The U.S. Institute of Peace hosted a discussion with key policy experts on counterterrorism and counterinsurgency efforts in Pakistan and the greater South Asia region.

Event panel
From left to right, Andrew Wilder, Moeed Yusuf, General John Allen, Amb. Cameron Munter, Peter Lavoy

South Asia has experienced excessive and sustained violence over the past decade. India, Pakistan and Afghanistan continue to face major internal insurgencies, while Sri Lanka and Nepal face political turbulence and lingering tensions despite having declared a formal end to their intra-state conflicts.

While there has been a robust international presence and numerous counterterrorism and counterinsurgency efforts, seldom have we broadened the discussion to more fully understand the root causes of insurgencies and the methods used by Pakistan and Afghanistan as well as other South Asian countries to respond to the threat of terror and insurgency.

Reflecting new research from two recently published books, Pakistan’s Counterterrorism Challenge (Georgetown University Press and USIP) and Insurgency and Counterinsurgency in South Asia (USIP Press), USIP hosted a panel discussion on South Asia’s security challenges, with a special focus on Pakistan. Marked by the 2014 transition in Afghanistan, Pakistan’s formal round of peace talks with the Pakistani Taliban, and the launch of Pakistan’s national internal security policy, this moment is a critical turning point for the region and will surely have direct implications for the counterinsurgency efforts there and the violence in neighboring Pakistan. Join the conversation on Twitter with #USIPSAsia.

Featured Speakers:

  • Moeed Yusuf
    Director, South Asia Programs, U.S. Institute of Peace
  • General John Allen
    Distinguished Fellow, Brookings Institution, and former Commander, International Security Assistance Force (ISAF)
  • Cameron Munter
    Professor of International Relations, Pomona College, former U.S. Ambassador to Pakistan
  • Peter Lavoy
    Partner, Monitor 360, former Assistant Secretary of Defense for Asian and Pacific Security Affairs (APSA)
  • Andrew Wilder, Moderator
    Vice President, South & Central Asia, U.S. Institute of Peace

Related Publications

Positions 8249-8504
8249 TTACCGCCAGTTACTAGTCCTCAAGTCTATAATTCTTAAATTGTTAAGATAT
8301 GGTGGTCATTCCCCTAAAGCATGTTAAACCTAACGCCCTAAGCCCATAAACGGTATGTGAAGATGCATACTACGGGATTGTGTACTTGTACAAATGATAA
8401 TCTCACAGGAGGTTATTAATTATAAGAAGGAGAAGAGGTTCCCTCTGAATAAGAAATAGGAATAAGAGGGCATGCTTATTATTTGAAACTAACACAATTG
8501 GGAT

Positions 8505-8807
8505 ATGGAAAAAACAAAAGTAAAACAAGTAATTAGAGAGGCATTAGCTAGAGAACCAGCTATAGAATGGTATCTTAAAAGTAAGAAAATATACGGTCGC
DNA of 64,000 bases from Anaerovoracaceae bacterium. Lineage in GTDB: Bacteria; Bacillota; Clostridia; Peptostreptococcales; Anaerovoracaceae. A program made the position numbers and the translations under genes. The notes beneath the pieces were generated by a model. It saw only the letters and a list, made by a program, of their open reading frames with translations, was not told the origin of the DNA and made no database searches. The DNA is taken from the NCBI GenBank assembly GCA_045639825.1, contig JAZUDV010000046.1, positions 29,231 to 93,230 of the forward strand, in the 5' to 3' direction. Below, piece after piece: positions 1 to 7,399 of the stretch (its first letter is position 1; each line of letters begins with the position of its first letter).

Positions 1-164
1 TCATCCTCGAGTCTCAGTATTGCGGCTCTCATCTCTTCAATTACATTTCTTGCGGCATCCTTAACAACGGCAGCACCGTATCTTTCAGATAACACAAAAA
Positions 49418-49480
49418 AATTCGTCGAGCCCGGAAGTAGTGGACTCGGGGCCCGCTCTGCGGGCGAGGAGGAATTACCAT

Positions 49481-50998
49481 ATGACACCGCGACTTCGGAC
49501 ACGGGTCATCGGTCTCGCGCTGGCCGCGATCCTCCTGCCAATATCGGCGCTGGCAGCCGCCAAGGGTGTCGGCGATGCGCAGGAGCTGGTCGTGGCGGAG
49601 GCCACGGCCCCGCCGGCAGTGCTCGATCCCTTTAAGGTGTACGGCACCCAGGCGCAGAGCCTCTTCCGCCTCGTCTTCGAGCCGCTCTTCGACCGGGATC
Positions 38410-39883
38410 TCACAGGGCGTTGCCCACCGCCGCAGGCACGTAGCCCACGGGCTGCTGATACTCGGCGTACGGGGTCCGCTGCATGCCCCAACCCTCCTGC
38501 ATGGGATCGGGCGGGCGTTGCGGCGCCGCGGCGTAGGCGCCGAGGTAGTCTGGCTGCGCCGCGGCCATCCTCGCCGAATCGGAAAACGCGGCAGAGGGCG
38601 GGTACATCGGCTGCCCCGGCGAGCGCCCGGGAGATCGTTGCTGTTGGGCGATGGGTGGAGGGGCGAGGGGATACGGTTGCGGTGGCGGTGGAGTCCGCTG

Pakistan’s Climate Challenges Pose a National Security Emergency

Pakistan’s Climate Challenges Pose a National Security Emergency

Thursday, July 7, 2022

By: Jumaina Siddiqui

Pakistan is in the midst of a terrible heatwave, with the temperatures in parts of the country exceeding 120 F. April was the hottest month in the past 61 years, until May came along and saw warmer temperatures. At least 65 people have reportedly died due to the heatwave, but the actual numbers are certainly higher, and it’s caused massive flooding and infrastructure damage in Gilgit-Baltistan, water shortages in Karachi and broader Sindh province, and placed greater demands on the country’s weak electrical grid. Despite monsoon rains beginning in late June — causing at least 77 deaths — many parts of the country still swelter. Pakistan should treat these climate disasters as a full-fledged national security emergency before they stoke conflict that adds further stress amid the country’s other numerous challenges.

Type: Analysis and Commentary


Five Things to Watch in the Islamabad-Pakistani Taliban Talks

Five Things to Watch in the Islamabad-Pakistani Taliban Talks

Tuesday, June 21, 2022

By: Asfandyar Mir, Ph.D.

After several months of intense fighting, the Pakistani government and the anti-Pakistan insurgent group the Tehreek-e-Taliban Pakistan (TTP) are talking once again. In early June, the TTP, also known as the Pakistani Taliban, announced a cessation of hostilities with Pakistan for three months. This cease-fire resulted from weeks of secret talks in Kabul between the TTP and Pakistani military officials, followed by a more public meeting between the TTP and Pakistani tribal leaders — both mediated by the Afghan Taliban. For the first time, the Afghan Taliban also confirmed the talks and their role as mediators between Pakistan and the TTP.

Type: Analysis and Commentary

Mediation, Negotiation & Dialogue

The Latest on Strategic Stability in Southern Asia: 4 Things You Need to Know

The Latest on Strategic Stability in Southern Asia: 4 Things You Need to Know

Friday, June 10, 2022

By: Tamanna Salikuddin;  Vikram J. Singh

While the world focuses on Russia's invasion of Ukraine, there's another hotspot — China, India and Pakistan — where three nuclear-armed states share contested borders. In this video, USIP’s Tamanna Salikuddin and Vikram J. Singh discuss how to enhance stability in the region, the Biden administration's Indo-Pacific strategy, the prospects of nuclear talks in Southern Asia, and the impacts of the Russia-Ukraine war.

Type: Blog

Global Policy

Our Next ‘Unthinkable’ Crisis: Nuclear War in Asia?

Our Next ‘Unthinkable’ Crisis: Nuclear War in Asia?

Thursday, May 19, 2022

By: James Rupert

Our world’s spate of disasters so recently unimaginable — European cities pulverized by war, Earth’s decaying climate or 6 million dead from pandemic disease — evokes a national security question: What other “unthinkable” crises must American citizens and policymakers anticipate? A singular threat is warfare around our planet’s one spot where three nuclear-armed states stubbornly contest long-unresolved border conflicts. Largely unnoted in national security news coverage, the conflicts embroiling China, India and Pakistan are growing more complex and dangerous. A USIP study shows the urgency for U.S. policymakers of working to reduce the risks.

Type: Analysis and Commentary

Global PolicyConflict Analysis & Prevention

View All Publications